Seminary worshipped at St. James the next day and spoke to the congregation, bringing his pledge of solidarity and his assurance that he prayed each day for the people of Standing Rock. During the Sept. 24 breakfast meeting, he said that any time Natives and non-Natives come together it’s a way to build relationships. Those relationships could bring the community to a time when the sight of Natives and non-Natives working together would be unremarkable, he said.
That night back in Bismarck, an hour north of the camp, Curry joined close to 50 people at St. George’s Episcopal Church to talk about racism. It was a not-always-comfortable conversation with some tribal members speaking of discrimination they had experienced or witnessed in the city and other participants speaking about their perception of racism and their response to it.
Carmen Goodhouse, a full-blooded Hunkpapa Lakota and a third-generation Episcopalian, said “we were taught that we would always have to defend ourselves because of racism” and not enough has happened to eliminate racism in the area. The Jesus Movement is needed in North Dakota, she said, because “aside from asking Jesus” she doesn’t know how things will change.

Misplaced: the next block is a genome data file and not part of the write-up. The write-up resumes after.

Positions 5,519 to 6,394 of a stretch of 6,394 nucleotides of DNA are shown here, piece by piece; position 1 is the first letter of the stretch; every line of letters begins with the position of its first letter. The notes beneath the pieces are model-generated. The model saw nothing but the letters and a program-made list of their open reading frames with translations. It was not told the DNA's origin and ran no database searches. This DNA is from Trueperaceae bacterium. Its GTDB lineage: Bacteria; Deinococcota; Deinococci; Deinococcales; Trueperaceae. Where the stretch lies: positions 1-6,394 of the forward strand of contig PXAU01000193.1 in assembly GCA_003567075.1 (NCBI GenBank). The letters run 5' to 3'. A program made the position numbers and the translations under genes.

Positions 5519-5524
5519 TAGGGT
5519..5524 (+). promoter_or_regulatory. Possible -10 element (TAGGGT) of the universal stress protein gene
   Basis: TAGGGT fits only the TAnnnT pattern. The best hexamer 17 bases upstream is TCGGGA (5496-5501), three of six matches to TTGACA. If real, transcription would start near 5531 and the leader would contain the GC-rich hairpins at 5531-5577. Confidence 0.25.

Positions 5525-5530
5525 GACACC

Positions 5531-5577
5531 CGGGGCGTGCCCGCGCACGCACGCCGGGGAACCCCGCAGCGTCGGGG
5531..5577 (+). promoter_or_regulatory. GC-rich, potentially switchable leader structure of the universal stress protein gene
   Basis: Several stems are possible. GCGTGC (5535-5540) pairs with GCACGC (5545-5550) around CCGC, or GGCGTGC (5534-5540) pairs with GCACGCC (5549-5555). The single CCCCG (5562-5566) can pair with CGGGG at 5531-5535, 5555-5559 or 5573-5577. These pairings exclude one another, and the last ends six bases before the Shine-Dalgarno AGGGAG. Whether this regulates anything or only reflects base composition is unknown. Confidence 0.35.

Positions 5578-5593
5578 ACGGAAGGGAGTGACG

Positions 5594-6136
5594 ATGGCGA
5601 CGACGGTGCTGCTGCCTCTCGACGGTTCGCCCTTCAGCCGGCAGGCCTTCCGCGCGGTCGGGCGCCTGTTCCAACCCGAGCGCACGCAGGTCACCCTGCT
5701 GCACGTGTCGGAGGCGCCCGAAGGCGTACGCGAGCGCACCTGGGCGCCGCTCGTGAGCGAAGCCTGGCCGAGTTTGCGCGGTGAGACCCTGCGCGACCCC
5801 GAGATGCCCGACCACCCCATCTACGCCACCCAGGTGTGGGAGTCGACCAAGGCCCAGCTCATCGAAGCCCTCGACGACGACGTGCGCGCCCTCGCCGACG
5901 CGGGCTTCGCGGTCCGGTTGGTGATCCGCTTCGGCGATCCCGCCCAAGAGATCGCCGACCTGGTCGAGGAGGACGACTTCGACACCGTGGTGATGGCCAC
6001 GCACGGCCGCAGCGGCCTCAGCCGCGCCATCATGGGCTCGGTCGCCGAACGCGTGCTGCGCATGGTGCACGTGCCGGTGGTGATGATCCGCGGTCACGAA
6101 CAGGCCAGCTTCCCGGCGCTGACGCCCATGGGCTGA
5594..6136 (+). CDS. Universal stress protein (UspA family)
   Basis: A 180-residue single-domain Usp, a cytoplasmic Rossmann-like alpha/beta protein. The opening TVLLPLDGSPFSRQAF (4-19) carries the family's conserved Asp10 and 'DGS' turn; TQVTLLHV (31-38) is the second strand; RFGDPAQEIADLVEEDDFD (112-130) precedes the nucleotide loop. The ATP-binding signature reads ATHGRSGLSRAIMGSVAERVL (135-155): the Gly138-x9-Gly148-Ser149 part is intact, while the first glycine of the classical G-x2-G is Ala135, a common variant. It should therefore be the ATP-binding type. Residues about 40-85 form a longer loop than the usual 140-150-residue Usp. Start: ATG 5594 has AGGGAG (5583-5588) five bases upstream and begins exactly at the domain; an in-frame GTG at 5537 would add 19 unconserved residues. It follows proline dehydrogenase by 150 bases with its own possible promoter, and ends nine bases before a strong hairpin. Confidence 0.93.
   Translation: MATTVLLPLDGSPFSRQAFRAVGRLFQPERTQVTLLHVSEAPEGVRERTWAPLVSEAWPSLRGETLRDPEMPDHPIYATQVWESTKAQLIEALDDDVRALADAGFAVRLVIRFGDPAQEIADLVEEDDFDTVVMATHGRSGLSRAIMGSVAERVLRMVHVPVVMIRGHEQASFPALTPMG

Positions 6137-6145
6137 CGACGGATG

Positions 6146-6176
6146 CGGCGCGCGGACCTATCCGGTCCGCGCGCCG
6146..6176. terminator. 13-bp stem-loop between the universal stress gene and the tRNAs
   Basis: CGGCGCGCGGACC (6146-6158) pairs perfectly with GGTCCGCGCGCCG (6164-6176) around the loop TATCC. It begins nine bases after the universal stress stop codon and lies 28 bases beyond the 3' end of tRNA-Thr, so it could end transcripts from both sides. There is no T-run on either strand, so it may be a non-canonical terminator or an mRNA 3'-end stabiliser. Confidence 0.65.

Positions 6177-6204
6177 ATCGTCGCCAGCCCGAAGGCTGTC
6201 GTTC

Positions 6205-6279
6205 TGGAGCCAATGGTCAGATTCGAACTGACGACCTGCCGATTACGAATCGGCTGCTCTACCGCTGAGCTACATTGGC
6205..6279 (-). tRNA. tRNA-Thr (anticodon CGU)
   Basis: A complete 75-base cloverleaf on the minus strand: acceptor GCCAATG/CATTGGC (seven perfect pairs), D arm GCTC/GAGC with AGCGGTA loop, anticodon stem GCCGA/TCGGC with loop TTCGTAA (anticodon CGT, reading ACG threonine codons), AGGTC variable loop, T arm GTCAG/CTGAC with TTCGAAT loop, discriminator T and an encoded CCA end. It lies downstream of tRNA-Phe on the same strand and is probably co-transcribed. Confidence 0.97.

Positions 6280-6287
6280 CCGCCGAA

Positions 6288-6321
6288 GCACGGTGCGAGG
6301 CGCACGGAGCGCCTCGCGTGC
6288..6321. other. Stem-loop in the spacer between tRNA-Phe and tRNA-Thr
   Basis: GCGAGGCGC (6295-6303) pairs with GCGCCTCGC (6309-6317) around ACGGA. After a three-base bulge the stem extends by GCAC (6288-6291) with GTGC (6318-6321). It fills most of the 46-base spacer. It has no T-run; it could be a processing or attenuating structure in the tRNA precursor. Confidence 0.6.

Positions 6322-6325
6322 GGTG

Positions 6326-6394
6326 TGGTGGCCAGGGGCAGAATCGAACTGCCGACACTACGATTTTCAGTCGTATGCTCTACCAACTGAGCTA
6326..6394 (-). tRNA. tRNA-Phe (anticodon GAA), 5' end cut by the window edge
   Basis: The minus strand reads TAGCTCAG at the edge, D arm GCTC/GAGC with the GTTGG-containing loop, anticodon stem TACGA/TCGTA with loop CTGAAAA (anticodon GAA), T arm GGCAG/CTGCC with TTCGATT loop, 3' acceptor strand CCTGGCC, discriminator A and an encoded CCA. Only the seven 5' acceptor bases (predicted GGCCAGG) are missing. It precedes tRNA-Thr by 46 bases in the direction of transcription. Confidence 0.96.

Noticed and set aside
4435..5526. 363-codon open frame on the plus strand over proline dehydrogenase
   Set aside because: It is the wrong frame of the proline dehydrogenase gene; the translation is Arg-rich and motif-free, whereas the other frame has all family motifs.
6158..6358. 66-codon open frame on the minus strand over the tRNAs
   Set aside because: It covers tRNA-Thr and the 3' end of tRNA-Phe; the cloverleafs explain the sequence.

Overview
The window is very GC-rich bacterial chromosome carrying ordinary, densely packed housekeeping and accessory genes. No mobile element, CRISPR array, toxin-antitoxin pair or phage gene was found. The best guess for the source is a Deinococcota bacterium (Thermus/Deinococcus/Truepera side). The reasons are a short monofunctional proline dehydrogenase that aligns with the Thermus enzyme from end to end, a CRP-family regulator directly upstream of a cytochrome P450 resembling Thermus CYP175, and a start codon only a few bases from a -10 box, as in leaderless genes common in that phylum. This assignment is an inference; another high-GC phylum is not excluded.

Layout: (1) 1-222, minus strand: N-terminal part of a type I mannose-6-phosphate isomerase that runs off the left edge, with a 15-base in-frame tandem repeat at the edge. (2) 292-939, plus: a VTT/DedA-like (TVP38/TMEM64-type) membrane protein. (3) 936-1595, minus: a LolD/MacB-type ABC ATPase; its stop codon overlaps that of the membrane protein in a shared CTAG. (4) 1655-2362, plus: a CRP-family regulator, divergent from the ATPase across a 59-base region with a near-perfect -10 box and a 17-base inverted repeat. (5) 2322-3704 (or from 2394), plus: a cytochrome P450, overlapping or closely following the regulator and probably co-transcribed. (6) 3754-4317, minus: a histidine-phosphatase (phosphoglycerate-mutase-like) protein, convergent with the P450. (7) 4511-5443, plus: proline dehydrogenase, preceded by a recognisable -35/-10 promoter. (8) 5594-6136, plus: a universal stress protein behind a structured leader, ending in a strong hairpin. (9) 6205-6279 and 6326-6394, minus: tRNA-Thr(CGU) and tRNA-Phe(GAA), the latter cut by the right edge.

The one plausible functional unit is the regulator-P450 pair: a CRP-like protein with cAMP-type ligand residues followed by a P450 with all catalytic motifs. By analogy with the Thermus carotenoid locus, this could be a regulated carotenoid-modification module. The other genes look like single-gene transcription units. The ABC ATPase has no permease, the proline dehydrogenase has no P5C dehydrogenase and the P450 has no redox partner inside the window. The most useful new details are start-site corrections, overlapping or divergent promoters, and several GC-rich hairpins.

Dominic Hanson said he “completely understand[s] that there’s been a lot of racism towards the Natives” but, he said he’s also seen “a lot of racism from the Natives towards whites in general and other races.”
People ought to be open to the possibility that “it’s not a white issue that we aren’t connecting,” Hanson said.
“I think that, as a whole, nobody’s really opening up to anyone and wanting to make those connections,” he said. “And that’s why we’re here today. We’re willing to open up.”
Protests spread through and beyond the reservation
The Diocese of North Dakota has rallied behind the anti-pipeline cause. It issued a statement of support Aug. 19 and diocesan members have been in the three protest camps helping build a unified presence and helping with material needs. Curry followed with a supportive statement, calling the protest action “one that joins the fight for racial justice and reconciliation with climate justice and caring for God’s creation as a matter of stewardship.” The nine Episcopal churches on Standing Rock Reservation issued a letter Sept. 5 expressing their solidarity with the Sioux Nation.